The Electoral Commission have today revealed the findings of their investigations into the cash for honours row, and it makes for an interesting read. The Tories were loaned £2.5m between April and June this year, the Lib Dems £782,780.
But it was the Labour Party's figures that were of real interest. They were given £3.4m in donations, but did not take out any more loans. Why? Because they are in debt to the tune of £22m. A pretty substantial dent in the party's credit rating!
So what to do? Maybe Mr. Blair could pay a call to Carol Vorderman - after all, she always seems to be advertising loan companies. Or alternatively, the party could flog it's HQ and sack up to 15% of its paid staff. Yes, that seems a good idea.
But let's just take a step back for a second. It's all very easy to criticise Blair and co. for getting themselves into such a financial mess, but then again, as any credit card owner knows, it's bloody easy to get into debt, too. Especially for a party that traditionally represents poorer people. It's all very well for the Tories to criticise - they have never been short of money. It's all very well for the Lib Dems to criticise - they are nowhere near being in power. But for Labour, to win three consecutive general elections, they have balanced the books remarkably well. Of course, they have alienated their grassroots in the process, and been involved in some pretty dodgy monetary dealings, but electioneering costs money, and it's got to come from somewhere!
So where could Labour feasibly go to put themselves back in the black? Wealthy donors are too scared that PC Plod will come a-knocking and asking questions if they lend good old Tony a bit of wonga. John Prescott's cowboy boots evidently don't fit anymore, so he can't ride off into the sunset in search of a wagon train to hijack. Rupert Murdoch is showing every sign of eloping with David Cameron. Poor old Lord Levy has the police breathing down his neck.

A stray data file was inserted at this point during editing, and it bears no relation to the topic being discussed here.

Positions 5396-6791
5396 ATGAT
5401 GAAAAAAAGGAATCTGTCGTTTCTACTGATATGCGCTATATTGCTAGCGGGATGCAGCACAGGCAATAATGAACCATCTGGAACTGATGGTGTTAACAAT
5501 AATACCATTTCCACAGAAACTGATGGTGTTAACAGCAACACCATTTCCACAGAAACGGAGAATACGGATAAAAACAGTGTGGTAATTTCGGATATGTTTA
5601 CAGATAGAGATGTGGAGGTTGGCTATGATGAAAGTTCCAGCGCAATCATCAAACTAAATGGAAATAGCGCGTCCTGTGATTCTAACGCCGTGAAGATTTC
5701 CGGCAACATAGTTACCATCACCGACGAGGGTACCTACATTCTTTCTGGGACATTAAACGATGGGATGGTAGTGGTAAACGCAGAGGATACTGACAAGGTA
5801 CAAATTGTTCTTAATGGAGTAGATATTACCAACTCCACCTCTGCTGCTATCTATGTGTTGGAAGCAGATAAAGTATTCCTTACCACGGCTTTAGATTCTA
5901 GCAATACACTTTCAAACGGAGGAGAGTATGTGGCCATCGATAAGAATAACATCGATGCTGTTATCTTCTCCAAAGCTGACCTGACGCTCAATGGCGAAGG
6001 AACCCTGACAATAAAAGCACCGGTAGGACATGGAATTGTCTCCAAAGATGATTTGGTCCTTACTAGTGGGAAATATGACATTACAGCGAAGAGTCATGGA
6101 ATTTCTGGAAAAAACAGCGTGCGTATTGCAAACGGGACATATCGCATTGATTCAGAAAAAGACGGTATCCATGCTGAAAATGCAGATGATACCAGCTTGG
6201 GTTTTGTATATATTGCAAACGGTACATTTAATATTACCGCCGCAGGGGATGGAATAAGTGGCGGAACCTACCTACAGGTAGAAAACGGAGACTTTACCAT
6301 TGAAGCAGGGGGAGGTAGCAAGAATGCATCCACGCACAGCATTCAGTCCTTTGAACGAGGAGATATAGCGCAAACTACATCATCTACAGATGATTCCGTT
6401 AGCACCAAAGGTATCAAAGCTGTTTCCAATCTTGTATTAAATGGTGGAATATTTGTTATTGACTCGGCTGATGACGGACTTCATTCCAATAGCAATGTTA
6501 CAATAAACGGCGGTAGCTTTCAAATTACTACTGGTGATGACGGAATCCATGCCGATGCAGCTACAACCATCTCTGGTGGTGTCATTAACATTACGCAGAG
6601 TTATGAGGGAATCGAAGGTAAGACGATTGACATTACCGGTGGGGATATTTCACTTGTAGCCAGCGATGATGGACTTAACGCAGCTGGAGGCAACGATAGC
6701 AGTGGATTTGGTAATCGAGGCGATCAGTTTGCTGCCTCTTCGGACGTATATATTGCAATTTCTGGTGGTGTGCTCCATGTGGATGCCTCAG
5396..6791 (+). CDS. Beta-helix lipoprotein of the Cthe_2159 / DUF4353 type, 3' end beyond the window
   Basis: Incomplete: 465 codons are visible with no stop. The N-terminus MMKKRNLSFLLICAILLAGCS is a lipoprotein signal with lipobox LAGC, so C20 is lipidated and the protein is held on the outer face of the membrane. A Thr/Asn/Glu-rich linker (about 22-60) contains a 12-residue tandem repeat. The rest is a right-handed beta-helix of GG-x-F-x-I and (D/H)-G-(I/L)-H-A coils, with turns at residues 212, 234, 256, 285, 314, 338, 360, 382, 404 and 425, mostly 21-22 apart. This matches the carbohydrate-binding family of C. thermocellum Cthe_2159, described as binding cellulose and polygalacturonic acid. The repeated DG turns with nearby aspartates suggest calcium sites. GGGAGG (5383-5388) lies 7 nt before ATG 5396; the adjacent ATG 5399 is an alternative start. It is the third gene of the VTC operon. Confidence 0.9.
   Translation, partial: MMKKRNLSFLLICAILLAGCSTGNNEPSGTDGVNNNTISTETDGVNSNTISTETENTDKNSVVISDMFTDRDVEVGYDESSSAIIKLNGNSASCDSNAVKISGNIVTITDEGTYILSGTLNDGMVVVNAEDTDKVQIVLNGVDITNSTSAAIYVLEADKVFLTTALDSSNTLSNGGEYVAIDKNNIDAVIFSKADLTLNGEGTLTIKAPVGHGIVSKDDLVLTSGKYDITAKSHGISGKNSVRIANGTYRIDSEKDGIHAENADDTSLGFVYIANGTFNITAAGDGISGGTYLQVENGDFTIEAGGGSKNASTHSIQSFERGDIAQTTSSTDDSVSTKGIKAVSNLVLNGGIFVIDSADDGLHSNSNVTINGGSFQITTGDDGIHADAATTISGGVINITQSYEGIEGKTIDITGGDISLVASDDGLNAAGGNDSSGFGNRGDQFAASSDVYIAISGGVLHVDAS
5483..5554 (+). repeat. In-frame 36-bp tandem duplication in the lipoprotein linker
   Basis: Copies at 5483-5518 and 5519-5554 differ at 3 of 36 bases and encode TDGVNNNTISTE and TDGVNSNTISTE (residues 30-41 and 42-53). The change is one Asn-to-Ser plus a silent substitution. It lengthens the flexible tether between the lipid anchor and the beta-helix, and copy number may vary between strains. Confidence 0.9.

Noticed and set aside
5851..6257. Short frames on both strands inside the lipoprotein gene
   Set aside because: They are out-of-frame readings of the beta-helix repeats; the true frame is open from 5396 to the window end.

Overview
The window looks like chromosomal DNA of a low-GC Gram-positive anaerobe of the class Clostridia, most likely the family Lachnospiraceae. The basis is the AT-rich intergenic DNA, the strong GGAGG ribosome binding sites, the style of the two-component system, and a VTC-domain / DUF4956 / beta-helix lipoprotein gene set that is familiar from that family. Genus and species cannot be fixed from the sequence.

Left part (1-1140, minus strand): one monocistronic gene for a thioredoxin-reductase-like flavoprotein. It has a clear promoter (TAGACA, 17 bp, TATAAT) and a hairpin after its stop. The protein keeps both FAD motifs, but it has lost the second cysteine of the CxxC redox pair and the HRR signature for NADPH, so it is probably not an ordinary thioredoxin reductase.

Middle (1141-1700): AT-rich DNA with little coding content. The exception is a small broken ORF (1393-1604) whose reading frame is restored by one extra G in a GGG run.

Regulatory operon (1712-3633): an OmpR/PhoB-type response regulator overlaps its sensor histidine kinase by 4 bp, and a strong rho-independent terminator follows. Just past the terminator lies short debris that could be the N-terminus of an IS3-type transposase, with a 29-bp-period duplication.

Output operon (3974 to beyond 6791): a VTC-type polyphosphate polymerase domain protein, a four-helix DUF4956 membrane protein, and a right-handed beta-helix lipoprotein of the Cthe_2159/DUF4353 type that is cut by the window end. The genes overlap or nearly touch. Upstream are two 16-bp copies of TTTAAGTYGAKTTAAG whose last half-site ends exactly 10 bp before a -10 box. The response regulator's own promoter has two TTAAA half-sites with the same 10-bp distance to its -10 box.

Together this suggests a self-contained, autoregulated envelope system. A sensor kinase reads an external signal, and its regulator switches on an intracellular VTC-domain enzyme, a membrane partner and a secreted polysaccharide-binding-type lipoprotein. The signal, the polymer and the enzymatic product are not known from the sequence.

Yes indeed, it seems to Londonist that there is only one way out. Tony Blair's worst nightmare - the trade unions. However, Blair asking the unions for money would be rather like squeezing blood from a stone - it just ain't gonna happen. So the most profound outcome of Labour's cash crisis is that Blair will not be able to hold on as PM for much longer if his party is to win another general election. In fact, it is predicted that Labour will not even have enough cash in the kitty for a party political broadcast during this year's conference! To sweeten the trade unions into giving the party some money, Labour will need a new leader, and some new policies. Only then will the rose get some much-needed fertiliser.